US unveils strategy to tackle threats of “national terror” | Donald Trump News


White nationalists pose the biggest threat, says the Justice Department which may recommend passing the “domestic terror” law.

The U.S. government has released a national strategy to improve the analysis of domestic threats of “terror” more than five months after a crowd of supporters of former President Donald Trump assaulted the United States Capitol on January 6 in a test of insurrection.

The plan, unveiled Tuesday, includes increased intelligence sharing between law enforcement agencies, deterring “extremist threats” and preventing recruitment and mobilization by “extremist organizations,” in part by working with technology companies to remove content. line that could recruit or mobilize.

Attorney General Merrick Garland, head of the Justice Department, said during a press conference that “the national strategy recognizes that we cannot prevent any attack. The only way to find sustainable solutions is not just to disrupt and to deter, but also to address the root causes of violence … we can promise that we will do everything in our power to prevent such tragedy ”.

Numerous reports by all intelligence agencies and law enforcement have found that domestic violence groups have posed an increased threat in 2021. Far-right and white nationalist groups are considered the most dangerous of these threats from the Department of Justice.

National “extremist threats” are a top priority for the Department of Justice. The agency’s balance sheet for the coming year functionality an additional $ 101m for the analysis and monitoring of such threats.

The strategy also aims to investigate those with extremist views in the U.S. government and military, with agencies developing new approaches to eradicating individuals who holds extreme views.

A National Guard walks through the grounds of the U.S. Capitol on the second day of President Donald Trump’s second impeachment trial in Washington, DC, on February 10, 2021 [File: Kevin Lamarque/Reuters]

A surprising number of the riots, which gathered at the U.S. Capitol on Jan. 6 to hold a joint session of Congress to certify President Joe Biden’s election victory, were current and old. Police and military members.

Law enforcement has long been criticized for the urgency it has placed on far-right threats, often focusing on leftist and anti-racist groups and religious minorities.

The strategy aims to “ensure that law enforcement operates without prejudice in the fight against domestic terrorism and provides for the public safety of all Americans.”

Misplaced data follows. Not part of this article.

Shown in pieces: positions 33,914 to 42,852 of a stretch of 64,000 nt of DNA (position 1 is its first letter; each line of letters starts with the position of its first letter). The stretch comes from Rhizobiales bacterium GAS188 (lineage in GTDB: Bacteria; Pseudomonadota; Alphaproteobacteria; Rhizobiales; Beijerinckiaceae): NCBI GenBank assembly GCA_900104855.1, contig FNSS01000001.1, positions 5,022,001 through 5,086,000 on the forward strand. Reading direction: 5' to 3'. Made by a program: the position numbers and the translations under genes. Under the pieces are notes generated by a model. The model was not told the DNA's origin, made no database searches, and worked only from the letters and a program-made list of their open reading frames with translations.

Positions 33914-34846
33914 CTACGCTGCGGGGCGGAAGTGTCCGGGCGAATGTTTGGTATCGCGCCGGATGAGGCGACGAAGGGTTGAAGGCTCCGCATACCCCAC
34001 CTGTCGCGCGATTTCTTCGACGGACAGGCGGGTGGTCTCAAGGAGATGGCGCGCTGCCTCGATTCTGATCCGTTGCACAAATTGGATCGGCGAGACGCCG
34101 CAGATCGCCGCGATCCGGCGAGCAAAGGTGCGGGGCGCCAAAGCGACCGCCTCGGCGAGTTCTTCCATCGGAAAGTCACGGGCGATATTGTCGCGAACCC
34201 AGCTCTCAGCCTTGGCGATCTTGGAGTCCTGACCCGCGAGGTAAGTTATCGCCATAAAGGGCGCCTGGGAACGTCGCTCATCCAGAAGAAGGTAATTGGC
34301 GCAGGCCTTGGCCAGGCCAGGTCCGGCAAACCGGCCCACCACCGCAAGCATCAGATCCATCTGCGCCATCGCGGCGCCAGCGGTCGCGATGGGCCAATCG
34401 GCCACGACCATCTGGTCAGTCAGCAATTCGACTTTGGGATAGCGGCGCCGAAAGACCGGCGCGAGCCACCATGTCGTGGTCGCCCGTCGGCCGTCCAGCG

Biden he said in a statement: “Domestic terrorism – driven by hatred, bigotry, and other forms of extremism – is a stain on the soul of America … It goes against everything ours does. country seeks and poses a direct challenge to our national security, democracy, and unity. ”

Discussion of the law

The plan comes in a debate over whether Congress should pass a “domestic terrorism»Law to increase law enforcement capabilities to track threats.

There is no current law, and some in law enforcement complain that the failure creates problems in the application and collection of information, even though there is no universally accepted definition of “domestic terror”.

Smoke fills the walkway outside the Senate Chamber as rioters are confronted by U.S. Capitol Police officers at the Capitol, January 6, 2021 [File: Manuel Balce Ceneta/AP Photo]

The justice department is also considering whether the Biden administration should recommend such a law to be passed, according to the Associated Press news agency.

However, watchdog groups and experts say law enforcement already has enough tools at its disposal to effectively clean up national “extremist threats”.

A coalition of 151 rights groups has urged Congress in January to oppose the passage of any new “national terror” law.

The coalition, which includes Human Rights Watch, the Brennan Center for Justice and Amnesty International USA, said in a statement law enforcement agencies have “more than 50 terrorism-related statutes” that can be used “to investigate and prosecute criminal behaviors, including white supremacist violence, as well as dozens of other federal statutes related to felony crimes. hatred, organized crime, and violent crimes«.

Failure to address these threats “is not a question of not having adequate tools to employ, but a failure to use those at hand,” the statement said.





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